Tuesday, January 26, 2016

Free Advice from a Cabinet Pro

Let me start by saying that I like Pinterest. I use Pinterest. My work gets "pinned" on Pinterest. I get students from Pinterest. But it also drives me nuts.  The 3 most frequently used words on Pinterest are "Easy" "Cheap" and "Fast".  Let's play a game:

Easy, Cheap and Fast ..........."Food"
Easy, Cheap and Fast........... "Electrical Wiring"
Easy, Cheap, and Fast.......... "Plumbing"
Easy, Cheap and Fast........... "Foundation Repair"
Easy, Fast, and Cheap.......... "Dental Work"
Easy, Fast and Cheap........... "Brain Surgery"
Easy, Fast, and Cheap.......... "Colonoscopy"

Doesn't sound like such a good idea, does it? As a professional with 20 plus years in cabinet finishing and 15 years in teaching cabinet classes, "Easy", "Fast" and "Cheap" is not only insulting, it rarely produces a quality job.  Here's the thing: if you want to play with your own piece of furniture-great!  It can always be the first step in pursuing cabinet/furniture finishing as a profession. It is rewarding to  complete your own project.

I'm crafty as well and an avid DIY'er in home improvement. But reading a blog, down-loading a video and finishing my own projects doesn't make me a professional. IT makes me a slightly educated DO-IT-Yourselfer. Nothing wrong with that-but I know the difference. And I wouldn't go to someone else's house and install a floor.  Because a potential client should know the difference as well.

So, I'm offering you some free advice if you are considering cabinetry and furniture finishing as a profession.

It's easier to write about cabinets then to actually do a job.  I enjoy writing my blog and sharing projects. It is easy to sit in my office to write about finishing.  It doesn't take much computer skill to filter a picture-I can make any cabinet look good especially in a long shot.  When someone says it is easy to finish cabinets and furniture, I always wonder why they aren't actually out working on cabinets and furniture. You make way more money on real projects then you do writing about doing projects.

Prep is critical to a quality job.  Cabinets and furniture need to be functional. Kitchen cabinets are the work horse of the home. Think of the exposure to chemical and mechanical damage. You are painting over grease, oils, dirt, cracks, wax, and worn topcoat.  Priming serves a purpose-to block stains, fill grain, and improve bonding.  Paint with Primer is not the same thing as using a separate primer.

In addition to cooking/usage stains, wood has Tannins.  Using a water-based system can carry the wood tannins through the finish-especially a lighter one. A quality job blocks this process.

There is a rise in products promoted as No Prep. I cringe.  Often it is the use of a wax as a finish coat that is actually holding the finish down. The wax (which often has some petroleum) penetrates down to the substrate to lock the finish.  If you don't use the wax then you're finish doesn't hold as well. Every month a homeowner comes to Surfaces with a cabinet that has the finish worn off on the edges and around the handles. "Well, I was told I didn't need to prep."  I sell them a pack of sandpaper. Now they will get a chance to prep.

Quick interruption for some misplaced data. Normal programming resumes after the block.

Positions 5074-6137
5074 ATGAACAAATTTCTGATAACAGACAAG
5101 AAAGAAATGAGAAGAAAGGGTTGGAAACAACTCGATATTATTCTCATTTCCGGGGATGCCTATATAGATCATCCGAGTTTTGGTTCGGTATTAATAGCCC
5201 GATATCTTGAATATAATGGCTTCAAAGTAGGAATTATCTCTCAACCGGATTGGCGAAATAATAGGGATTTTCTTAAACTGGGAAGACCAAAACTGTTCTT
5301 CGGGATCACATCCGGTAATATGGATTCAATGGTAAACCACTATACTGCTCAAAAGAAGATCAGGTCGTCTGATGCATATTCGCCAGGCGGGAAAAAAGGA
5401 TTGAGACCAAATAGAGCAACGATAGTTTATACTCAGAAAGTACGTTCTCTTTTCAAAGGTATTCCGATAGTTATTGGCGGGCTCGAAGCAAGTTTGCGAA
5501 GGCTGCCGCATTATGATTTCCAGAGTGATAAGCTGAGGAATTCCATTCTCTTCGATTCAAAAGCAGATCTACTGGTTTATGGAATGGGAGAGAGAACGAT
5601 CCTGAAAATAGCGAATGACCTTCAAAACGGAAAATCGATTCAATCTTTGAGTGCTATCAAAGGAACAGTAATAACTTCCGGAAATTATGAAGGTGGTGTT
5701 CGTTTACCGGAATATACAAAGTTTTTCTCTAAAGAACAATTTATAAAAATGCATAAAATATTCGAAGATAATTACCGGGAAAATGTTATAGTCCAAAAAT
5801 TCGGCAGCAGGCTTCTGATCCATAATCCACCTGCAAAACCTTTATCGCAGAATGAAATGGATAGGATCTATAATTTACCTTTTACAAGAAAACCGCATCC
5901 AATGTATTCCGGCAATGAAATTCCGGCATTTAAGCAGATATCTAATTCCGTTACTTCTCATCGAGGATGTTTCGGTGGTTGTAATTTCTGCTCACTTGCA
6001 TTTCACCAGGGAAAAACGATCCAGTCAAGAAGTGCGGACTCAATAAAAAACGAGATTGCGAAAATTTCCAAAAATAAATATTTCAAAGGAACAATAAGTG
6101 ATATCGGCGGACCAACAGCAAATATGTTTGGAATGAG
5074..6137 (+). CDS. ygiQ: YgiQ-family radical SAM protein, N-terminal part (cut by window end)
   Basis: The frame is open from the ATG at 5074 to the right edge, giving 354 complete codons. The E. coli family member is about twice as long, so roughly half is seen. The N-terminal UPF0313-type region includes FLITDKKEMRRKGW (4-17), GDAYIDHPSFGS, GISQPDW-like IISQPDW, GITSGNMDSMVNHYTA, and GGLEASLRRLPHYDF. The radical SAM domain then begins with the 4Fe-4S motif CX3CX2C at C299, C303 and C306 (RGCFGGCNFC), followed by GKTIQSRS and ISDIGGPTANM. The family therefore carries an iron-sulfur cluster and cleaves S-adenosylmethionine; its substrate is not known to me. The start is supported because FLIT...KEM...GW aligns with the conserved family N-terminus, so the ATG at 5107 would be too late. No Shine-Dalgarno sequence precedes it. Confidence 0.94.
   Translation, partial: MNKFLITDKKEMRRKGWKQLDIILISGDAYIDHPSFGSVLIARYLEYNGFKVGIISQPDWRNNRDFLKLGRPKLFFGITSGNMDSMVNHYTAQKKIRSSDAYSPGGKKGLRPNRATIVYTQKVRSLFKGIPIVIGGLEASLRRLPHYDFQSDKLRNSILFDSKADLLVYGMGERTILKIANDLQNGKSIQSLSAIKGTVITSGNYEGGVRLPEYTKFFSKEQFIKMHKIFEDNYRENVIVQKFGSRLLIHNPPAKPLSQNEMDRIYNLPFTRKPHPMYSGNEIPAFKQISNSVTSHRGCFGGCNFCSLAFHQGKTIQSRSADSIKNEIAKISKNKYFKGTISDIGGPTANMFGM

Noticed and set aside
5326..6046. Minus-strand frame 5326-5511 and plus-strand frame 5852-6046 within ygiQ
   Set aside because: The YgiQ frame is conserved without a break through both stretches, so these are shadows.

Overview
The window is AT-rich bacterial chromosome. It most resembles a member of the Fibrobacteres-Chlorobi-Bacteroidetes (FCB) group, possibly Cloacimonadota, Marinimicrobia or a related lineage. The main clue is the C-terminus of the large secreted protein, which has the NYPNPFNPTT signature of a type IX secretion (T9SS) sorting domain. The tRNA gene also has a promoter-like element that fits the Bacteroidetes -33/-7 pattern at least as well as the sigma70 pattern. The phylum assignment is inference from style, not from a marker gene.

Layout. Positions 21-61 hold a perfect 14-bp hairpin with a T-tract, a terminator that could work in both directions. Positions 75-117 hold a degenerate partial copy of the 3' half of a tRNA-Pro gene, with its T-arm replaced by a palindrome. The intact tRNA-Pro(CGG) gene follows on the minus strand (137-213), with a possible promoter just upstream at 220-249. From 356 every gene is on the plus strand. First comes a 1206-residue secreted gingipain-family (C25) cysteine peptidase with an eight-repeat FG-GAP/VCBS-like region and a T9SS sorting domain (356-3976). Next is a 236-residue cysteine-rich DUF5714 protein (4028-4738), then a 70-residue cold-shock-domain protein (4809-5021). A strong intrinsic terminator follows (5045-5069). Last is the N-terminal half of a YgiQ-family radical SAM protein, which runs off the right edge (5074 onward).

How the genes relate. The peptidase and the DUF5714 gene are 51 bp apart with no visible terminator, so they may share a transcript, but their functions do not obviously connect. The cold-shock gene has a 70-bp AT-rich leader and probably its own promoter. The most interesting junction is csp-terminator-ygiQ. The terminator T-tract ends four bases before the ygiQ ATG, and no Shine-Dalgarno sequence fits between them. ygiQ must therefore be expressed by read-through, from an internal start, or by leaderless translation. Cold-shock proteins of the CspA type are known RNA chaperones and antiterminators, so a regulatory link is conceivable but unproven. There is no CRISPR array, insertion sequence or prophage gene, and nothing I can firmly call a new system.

No one likes to sand. It is messy but sanding opens up the topcoat, removes debris on the surface, and levels the surface. During sanding I can accurately evaluate the quality of the existing finish and where I might have boding issues.

The finish is only as good as the foundation.

There are few short-cuts to a cabinet job.  Most of the "hints" I read to make a job go faster include finishing the cabinets while hanging, not removing hardware, and working in the client's garage.  I always remove the cabinet doors and drawers. The hardware is removed. This allows me to really inspect and prep each piece.  The finish is applied more evenly since I'm not working off a ladder or around hardware.  It keeps the client's items like dishes, glasses, and counters cleaner.

I know that space for finishing is always the largest challenge for someone considering this profession.  But moving the client's doors and drawers to your own space (garage, basement, or spare room) does a few things. It keeps their space cleaner. You may regulate the temperature and cleanliness of your own space.  You may take advantage of odd hours to apply layers. Believe me-most clients do not want you working in their homes late at night. And your pieces have time to cure without someone touching them.

Painting is science-it's not magic. Regardless of the line, there are chemical laws that govern product. 

Dry Time and Cure Time are two different things. Dry time means the solvents have evaporated enough that the surface feels dry and not sticky or tacky.  This usually happens within 1-3 hours for latex paints and 6-8 hours for oil paint.

Latex paint dries from the outside in-this means the cure time takes longer.  If you apply a topcoat too quickly on a latex paint, the topcoat bites into the drying finish. The topcoat dries faster and the finish crazes (fine even cracks).

Oil paint dries from the inside and moves out, It cures more quickly and dries hard. But it takes longer to dry between coats or before glazing.

Latex paint takes at least 14 days to cure and oil takes 5-7 days.

Your temperatures need to be above 60 degrees and humidity below 90 for paint to dry and cure well.

Products for cabinets and walls are different.  Most walls are plaster or drywall. Wood may be raw or painted with latex or oil paint. It may be stained with oil or water-based stains. It may be sealed with lacquer, polyurethane, conversion varnish or wax. There are a variety of woods from light grain to heavy grain. With knots. Without knots. Soft wood or hardwood. There is large variability with unique characteristics. Often one size product does not fit all. Sure you can use wall paints for cabinets but prep and top-coating becomes even more critical.  Many products are meant to be sprayed for the best finish. Brushing and rolling is possible but it needs to be done very quickly. Some finish may only be brushed. Brushing takes more time per piece then spraying. And usually involves more sanding between coats.